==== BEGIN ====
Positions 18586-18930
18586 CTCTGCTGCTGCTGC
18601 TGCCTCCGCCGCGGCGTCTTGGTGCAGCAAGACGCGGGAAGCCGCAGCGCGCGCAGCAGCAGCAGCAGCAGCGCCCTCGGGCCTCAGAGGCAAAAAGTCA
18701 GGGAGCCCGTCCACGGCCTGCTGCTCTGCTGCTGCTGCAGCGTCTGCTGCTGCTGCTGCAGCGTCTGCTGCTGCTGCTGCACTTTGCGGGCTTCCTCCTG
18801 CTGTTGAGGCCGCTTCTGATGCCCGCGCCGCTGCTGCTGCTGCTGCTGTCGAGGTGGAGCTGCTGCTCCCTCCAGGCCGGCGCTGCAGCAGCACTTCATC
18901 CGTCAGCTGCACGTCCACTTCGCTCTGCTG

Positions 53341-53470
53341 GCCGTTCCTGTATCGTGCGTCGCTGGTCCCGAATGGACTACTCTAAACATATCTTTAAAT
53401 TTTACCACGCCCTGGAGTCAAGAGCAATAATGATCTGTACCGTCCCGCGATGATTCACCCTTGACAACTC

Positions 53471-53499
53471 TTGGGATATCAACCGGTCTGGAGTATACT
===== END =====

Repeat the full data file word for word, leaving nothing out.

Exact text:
Positions 18586-18930
18586 CTCTGCTGCTGCTGC
18601 TGCCTCCGCCGCGGCGTCTTGGTGCAGCAAGACGCGGGAAGCCGCAGCGCGCGCAGCAGCAGCAGCAGCAGCGCCCTCGGGCCTCAGAGGCAAAAAGTCA
18701 GGGAGCCCGTCCACGGCCTGCTGCTCTGCTGCTGCTGCAGCGTCTGCTGCTGCTGCTGCAGCGTCTGCTGCTGCTGCTGCACTTTGCGGGCTTCCTCCTG
18801 CTGTTGAGGCCGCTTCTGATGCCCGCGCCGCTGCTGCTGCTGCTGCTGTCGAGGTGGAGCTGCTGCTCCCTCCAGGCCGGCGCTGCAGCAGCACTTCATC
18901 CGTCAGCTGCACGTCCACTTCGCTCTGCTG

Positions 53341-53470
53341 GCCGTTCCTGTATCGTGCGTCGCTGGTCCCGAATGGACTACTCTAAACATATCTTTAAAT
53401 TTTACCACGCCCTGGAGTCAAGAGCAATAATGATCTGTACCGTCCCGCGATGATTCACCCTTGACAACTC

Positions 53471-53499
53471 TTGGGATATCAACCGGTCTGGAGTATACT